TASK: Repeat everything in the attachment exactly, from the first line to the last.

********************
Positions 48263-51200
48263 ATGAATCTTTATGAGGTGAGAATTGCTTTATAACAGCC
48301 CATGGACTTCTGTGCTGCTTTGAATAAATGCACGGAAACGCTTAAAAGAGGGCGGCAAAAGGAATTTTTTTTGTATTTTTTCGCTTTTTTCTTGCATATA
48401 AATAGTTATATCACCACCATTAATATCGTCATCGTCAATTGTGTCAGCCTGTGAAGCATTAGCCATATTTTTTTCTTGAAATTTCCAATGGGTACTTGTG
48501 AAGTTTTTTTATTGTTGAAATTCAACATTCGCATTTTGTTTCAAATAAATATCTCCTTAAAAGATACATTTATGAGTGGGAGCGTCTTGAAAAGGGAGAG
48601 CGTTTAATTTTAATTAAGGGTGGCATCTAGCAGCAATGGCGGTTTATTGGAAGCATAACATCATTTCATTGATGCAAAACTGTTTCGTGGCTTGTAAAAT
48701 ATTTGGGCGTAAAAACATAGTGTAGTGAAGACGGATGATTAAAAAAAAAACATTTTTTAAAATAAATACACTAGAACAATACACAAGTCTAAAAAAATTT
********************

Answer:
Positions 48263-51200
48263 ATGAATCTTTATGAGGTGAGAATTGCTTTATAACAGCC
48301 CATGGACTTCTGTGCTGCTTTGAATAAATGCACGGAAACGCTTAAAAGAGGGCGGCAAAAGGAATTTTTTTTGTATTTTTTCGCTTTTTTCTTGCATATA
48401 AATAGTTATATCACCACCATTAATATCGTCATCGTCAATTGTGTCAGCCTGTGAAGCATTAGCCATATTTTTTTCTTGAAATTTCCAATGGGTACTTGTG
48501 AAGTTTTTTTATTGTTGAAATTCAACATTCGCATTTTGTTTCAAATAAATATCTCCTTAAAAGATACATTTATGAGTGGGAGCGTCTTGAAAAGGGAGAG
48601 CGTTTAATTTTAATTAAGGGTGGCATCTAGCAGCAATGGCGGTTTATTGGAAGCATAACATCATTTCATTGATGCAAAACTGTTTCGTGGCTTGTAAAAT
48701 ATTTGGGCGTAAAAACATAGTGTAGTGAAGACGGATGATTAAAAAAAAAACATTTTTTAAAATAAATACACTAGAACAATACACAAGTCTAAAAAAATTT